“I’m an old lady, it’s my right (to complain)” she tells family members after they complain about her complaining.
Speaking of Grandma Anne, she, like Jewish people worldwide, celebrates Hanukkah. It is the Jewish festival of lights, which lasts eight nights. Specifically, the holiday commemorates the recovery of Jerusalem and the subsequent rededication of the Second Temple at the beginning of the Maccabean Revolt.
When, at the time, Jewish people sought to light the Temple’s Menorah (seven-branched candelabrum), they found a single cruse of olive oil that had escaped contamination by the Greeks. Miraculously, they lit the menorah and the one-day supply of oil lasted for eight days. Therefore, Jews, to this day, light eight candles, one for each night, during Chanukah, which occurs annually in December. This year, the eighth night of Chanukah will coincide with Christmas day.
In O Christmas Tree, we learn that people spell Chanukah in English more than one way; none of them are necessarily correct. Specifically, there is “Chanukah,” “Hanukkah,” and other spellings.
Grandma boasts about her “luscious latkes.” They are potato pancakes fried in oil. This reminds Jews of the miracle of the oil associated with Hanukkah.
While erecting a tree is not among Chanukah’s customs, Grandma erects her own tree in celebration of the holiday and places it next to her Menorah. On the tree, she hangs Jewish stars.
Cast members gave strong performances during the production’s run.
While one might wonder why a real-life child actor was not cast as Frankie, adult actor Phillip Andrew Santiago portrayed Frankie believably with child-like wide-eyed wonder, curiosity, and energy. Under Stodard’s careful direction, he kneeled by his mom when Frankie asked for something, as though kneeling would help convince her.
Speaking of mom, Angelina Lopez Catledge imbued her with believable passion, a mother’s affection, and a flair for the dramatic.
While Grandma Anne complains during the play, Carol Sussman did not turn her character into a bitter or self-pitying person. Rather, the actor lent the character a playful, enthusiastic streak and a sense of humor that would endear her to anybody. Grandma calls her grandson “Bubele,” which, in Jewish communities, is a term of endearment akin to “darling” or “sweetie.”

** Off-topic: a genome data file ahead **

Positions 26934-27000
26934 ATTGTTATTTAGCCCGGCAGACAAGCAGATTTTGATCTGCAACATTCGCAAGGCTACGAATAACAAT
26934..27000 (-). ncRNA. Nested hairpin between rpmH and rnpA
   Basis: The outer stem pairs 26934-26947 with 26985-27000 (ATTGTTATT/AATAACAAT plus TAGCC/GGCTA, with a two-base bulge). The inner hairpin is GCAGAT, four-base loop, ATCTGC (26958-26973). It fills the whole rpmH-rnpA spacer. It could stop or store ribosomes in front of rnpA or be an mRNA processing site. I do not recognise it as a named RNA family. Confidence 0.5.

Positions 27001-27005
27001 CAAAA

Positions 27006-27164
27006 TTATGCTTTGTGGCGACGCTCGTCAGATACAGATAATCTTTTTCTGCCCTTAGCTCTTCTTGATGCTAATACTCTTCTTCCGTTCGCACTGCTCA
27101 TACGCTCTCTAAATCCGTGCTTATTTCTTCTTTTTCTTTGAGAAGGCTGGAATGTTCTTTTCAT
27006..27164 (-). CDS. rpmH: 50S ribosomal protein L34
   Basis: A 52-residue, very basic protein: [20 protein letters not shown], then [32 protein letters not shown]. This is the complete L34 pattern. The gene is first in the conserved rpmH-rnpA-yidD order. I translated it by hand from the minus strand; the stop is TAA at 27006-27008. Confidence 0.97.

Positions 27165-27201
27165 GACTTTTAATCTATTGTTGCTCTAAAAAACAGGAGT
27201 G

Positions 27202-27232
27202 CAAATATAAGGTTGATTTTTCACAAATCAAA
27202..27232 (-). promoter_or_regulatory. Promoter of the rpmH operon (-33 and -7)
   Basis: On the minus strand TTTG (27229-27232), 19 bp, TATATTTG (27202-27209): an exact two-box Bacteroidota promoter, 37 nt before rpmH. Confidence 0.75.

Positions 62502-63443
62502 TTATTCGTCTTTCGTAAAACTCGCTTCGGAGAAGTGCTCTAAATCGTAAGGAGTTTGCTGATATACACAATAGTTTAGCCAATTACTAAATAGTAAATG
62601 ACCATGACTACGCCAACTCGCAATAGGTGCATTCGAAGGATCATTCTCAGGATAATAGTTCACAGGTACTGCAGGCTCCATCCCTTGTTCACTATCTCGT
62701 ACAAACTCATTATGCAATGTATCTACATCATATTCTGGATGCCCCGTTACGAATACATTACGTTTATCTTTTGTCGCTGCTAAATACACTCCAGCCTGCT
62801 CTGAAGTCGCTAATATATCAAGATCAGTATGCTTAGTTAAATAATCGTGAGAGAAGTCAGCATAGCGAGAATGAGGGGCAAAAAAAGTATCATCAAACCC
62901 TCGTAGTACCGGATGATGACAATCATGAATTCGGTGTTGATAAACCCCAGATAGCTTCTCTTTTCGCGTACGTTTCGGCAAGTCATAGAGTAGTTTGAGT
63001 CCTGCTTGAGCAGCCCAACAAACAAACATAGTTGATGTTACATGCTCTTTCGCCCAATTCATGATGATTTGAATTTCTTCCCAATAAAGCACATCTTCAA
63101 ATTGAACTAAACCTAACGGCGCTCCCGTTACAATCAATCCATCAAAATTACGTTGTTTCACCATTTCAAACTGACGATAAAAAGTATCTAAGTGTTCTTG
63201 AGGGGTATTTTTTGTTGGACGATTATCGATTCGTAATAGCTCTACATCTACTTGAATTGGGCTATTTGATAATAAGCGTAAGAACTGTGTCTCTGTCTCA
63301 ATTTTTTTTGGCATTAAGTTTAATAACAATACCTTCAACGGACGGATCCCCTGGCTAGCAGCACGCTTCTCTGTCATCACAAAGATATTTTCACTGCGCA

Likable and identifiable characters populate O Christmas Tree. They also include Farmer Tom. Steven A. Chambers portrayed him with a casual, folksy, and friendly demeanor.
Behind the scenes, Alyiece Moretto-Watkins used simple set pieces to establish the locales in the play. The minimal scenic design allowed us to concentrate on the characters and the story. Similarly, Obst’s realistic lighting design did not call too much attention to itself. The design was effective in that it illuminated and focused the actors, who wore Stodard’s costumes, which sported the colors of Christmas.
Obst and Stodard also designed the projections. They made us feel as though the “car” in the play was actually moving amid the real cars on the projected roadway.
Also, Obst designed the sound, which was clear in the intimate MAD Arts Gallery space, TCT’s home.
Credit must also go to Paul Curtis. He played mood-enhancing guitar and other instrumental music. In addition to ambiance-enhancing music, cast members sang holiday songs such as “Feliz Navidad” spiritedly and “Silent Night” soulfully.
O Christmas Tree, while charming and cheerful, has room to improve. For instance, further character development and more conflict might result in a more complete, satisfying emotional live theater experience.
While traditional holiday plays such as A Christmas Carol and A Christmas Story are always welcome, it is also nice to experience something new.
In the final analysis, O Christmas Tree is a fresh and invigorating play that has remove to expand and improve. Hopefully, it enjoys a long theatrical life.
For more information about TCT, go to thinkingcaptheatre.org or https://www.facebook.com/ThinkingCapTheatre.